LITTLE ROCK, Ark. (AP) — The Arkansas Supreme Court rejected the state attorney general's request Wednesday for a stay of a judge's ruling that overturned Arkansas' constitutional ban on gay marriage.
The high court turned down the request from Attorney General Dustin McDaniel that would have halted the issuance of same-sex marriage licenses.
Pulaski County Circuit Judge Chris Piazza had ruled last week that a voter-approved gay marriage ban was unconstitutional but didn't issue a stay. A few counties began issuing marriage licenses, and by midweek about 450 couples had gotten them.
The vast majority of the state's counties refused to grant licenses, saying the Supreme Court needed to weigh in. McDaniel said a stay was necessary because clerks did not know whether they were obligated to issue licenses.
Responding to a request filed by lawyers for gay couples seeking the dismissal of his appeal, the attorney general Piazza's ruling striking down the 2004 constitutional amendment approved by voters and a similar 1997 state law. Piazza ruled Friday that the prohibition violates the U.S. and Arkansas constitution.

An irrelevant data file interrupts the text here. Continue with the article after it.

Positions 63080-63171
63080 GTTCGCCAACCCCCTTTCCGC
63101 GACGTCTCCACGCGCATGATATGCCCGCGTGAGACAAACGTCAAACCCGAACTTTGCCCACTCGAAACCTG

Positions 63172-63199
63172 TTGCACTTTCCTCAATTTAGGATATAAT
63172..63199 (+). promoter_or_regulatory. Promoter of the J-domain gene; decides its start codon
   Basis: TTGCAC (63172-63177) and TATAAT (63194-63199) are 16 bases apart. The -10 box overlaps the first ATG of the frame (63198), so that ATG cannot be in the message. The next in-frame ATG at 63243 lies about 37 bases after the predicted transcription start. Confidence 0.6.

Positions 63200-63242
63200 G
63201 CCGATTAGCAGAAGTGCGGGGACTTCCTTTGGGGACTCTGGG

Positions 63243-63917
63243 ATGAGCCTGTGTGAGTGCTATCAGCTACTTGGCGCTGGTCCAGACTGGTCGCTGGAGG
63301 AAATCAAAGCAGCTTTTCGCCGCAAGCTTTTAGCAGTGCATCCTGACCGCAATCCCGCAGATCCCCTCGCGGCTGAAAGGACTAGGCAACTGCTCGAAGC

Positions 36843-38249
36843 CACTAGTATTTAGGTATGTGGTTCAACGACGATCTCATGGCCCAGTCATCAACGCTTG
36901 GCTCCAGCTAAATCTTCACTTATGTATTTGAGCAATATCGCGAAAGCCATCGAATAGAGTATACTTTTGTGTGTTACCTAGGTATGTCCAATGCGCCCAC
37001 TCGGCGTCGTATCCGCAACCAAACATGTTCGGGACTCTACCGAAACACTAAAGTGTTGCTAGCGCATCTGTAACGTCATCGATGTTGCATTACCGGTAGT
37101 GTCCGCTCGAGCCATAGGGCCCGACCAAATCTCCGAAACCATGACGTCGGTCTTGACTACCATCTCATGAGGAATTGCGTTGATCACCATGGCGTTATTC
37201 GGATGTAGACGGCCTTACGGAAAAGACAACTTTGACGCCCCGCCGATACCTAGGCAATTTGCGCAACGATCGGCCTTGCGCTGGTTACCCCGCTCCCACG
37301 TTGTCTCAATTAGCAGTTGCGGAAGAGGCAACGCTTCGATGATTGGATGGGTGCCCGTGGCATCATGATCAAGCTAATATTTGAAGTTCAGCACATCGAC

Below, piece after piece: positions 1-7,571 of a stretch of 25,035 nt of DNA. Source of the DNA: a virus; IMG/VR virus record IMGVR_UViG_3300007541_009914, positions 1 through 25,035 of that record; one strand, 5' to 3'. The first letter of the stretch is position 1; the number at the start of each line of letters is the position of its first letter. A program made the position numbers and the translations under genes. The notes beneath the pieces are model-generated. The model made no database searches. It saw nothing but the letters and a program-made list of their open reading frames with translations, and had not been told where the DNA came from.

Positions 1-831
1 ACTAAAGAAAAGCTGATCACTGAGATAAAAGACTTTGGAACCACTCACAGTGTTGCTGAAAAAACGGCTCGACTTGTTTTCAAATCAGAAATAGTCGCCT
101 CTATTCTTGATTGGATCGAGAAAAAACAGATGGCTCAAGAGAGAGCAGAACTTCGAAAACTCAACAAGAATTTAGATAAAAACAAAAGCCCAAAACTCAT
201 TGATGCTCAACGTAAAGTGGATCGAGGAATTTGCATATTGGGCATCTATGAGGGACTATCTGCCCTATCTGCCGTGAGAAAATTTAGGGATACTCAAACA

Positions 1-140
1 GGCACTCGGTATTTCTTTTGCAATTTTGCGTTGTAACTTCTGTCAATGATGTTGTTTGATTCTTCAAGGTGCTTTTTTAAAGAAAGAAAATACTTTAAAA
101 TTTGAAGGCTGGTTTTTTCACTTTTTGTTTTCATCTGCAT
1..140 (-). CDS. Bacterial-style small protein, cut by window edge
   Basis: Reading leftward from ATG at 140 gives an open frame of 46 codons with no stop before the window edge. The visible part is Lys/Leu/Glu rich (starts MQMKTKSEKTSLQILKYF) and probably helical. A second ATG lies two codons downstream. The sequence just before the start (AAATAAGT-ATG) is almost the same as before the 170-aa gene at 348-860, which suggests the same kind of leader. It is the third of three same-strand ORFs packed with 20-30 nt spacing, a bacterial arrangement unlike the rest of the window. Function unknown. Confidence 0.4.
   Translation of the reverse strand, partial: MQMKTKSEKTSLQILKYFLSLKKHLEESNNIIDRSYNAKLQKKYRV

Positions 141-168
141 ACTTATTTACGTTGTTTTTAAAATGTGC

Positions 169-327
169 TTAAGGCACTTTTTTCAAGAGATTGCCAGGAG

About 400 marriage licenses have been issued to same-sex couples since Piazza's ruling. Only Pulaski and Washington, two of the state's most populous counties, were still issuing licenses to gay couples, and clerks in both locations said they would do so until a Supreme Court order told them otherwise.
"Confusion is pervasive, and this court should exercise its superintending authority over circuit courts to issue a stay," Assistant Attorney General Colin Jorgensen had written in the brief.
Attorneys for the couples who sought to overturn the ban told the court that McDaniel's appeal was premature since Piazza had not issued a final order. The AG told the court in Wednesday's filing that it wouldn't object to the court dismissing his appeal on those grounds if justices granted a stay.